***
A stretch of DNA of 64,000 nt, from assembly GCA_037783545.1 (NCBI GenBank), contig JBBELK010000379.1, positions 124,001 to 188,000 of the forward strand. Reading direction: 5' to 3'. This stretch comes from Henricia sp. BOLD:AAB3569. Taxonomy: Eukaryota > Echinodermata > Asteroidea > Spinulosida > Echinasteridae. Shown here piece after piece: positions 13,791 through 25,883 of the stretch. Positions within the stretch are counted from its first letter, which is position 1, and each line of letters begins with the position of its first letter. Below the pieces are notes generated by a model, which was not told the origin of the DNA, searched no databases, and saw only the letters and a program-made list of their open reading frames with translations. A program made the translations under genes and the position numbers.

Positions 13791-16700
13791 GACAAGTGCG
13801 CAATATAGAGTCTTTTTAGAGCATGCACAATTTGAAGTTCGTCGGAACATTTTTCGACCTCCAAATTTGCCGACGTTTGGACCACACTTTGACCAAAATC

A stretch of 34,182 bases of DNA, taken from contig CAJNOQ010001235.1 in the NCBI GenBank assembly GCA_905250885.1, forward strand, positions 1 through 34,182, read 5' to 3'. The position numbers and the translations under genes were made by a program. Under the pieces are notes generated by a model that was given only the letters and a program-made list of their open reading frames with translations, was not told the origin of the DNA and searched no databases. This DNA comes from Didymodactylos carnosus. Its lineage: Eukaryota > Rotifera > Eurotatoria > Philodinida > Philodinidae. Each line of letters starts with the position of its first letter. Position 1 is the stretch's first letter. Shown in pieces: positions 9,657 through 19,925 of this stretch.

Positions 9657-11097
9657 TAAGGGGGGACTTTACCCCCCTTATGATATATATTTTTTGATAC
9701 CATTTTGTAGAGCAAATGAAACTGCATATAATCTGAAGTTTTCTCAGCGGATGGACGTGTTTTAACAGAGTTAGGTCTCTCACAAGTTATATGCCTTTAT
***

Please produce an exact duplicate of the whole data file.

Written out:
A stretch of DNA of 64,000 nt, from assembly GCA_037783545.1 (NCBI GenBank), contig JBBELK010000379.1, positions 124,001 to 188,000 of the forward strand. Reading direction: 5' to 3'. This stretch comes from Henricia sp. BOLD:AAB3569. Taxonomy: Eukaryota > Echinodermata > Asteroidea > Spinulosida > Echinasteridae. Shown here piece after piece: positions 13,791 through 25,883 of the stretch. Positions within the stretch are counted from its first letter, which is position 1, and each line of letters begins with the position of its first letter. Below the pieces are notes generated by a model, which was not told the origin of the DNA, searched no databases, and saw only the letters and a program-made list of their open reading frames with translations. A program made the translations under genes and the position numbers.

Positions 13791-16700
13791 GACAAGTGCG
13801 CAATATAGAGTCTTTTTAGAGCATGCACAATTTGAAGTTCGTCGGAACATTTTTCGACCTCCAAATTTGCCGACGTTTGGACCACACTTTGACCAAAATC

A stretch of 34,182 bases of DNA, taken from contig CAJNOQ010001235.1 in the NCBI GenBank assembly GCA_905250885.1, forward strand, positions 1 through 34,182, read 5' to 3'. The position numbers and the translations under genes were made by a program. Under the pieces are notes generated by a model that was given only the letters and a program-made list of their open reading frames with translations, was not told the origin of the DNA and searched no databases. This DNA comes from Didymodactylos carnosus. Its lineage: Eukaryota > Rotifera > Eurotatoria > Philodinida > Philodinidae. Each line of letters starts with the position of its first letter. Position 1 is the stretch's first letter. Shown in pieces: positions 9,657 through 19,925 of this stretch.

Positions 9657-11097
9657 TAAGGGGGGACTTTACCCCCCTTATGATATATATTTTTTGATAC
9701 CATTTTGTAGAGCAAATGAAACTGCATATAATCTGAAGTTTTCTCAGCGGATGGACGTGTTTTAACAGAGTTAGGTCTCTCACAAGTTATATGCCTTTAT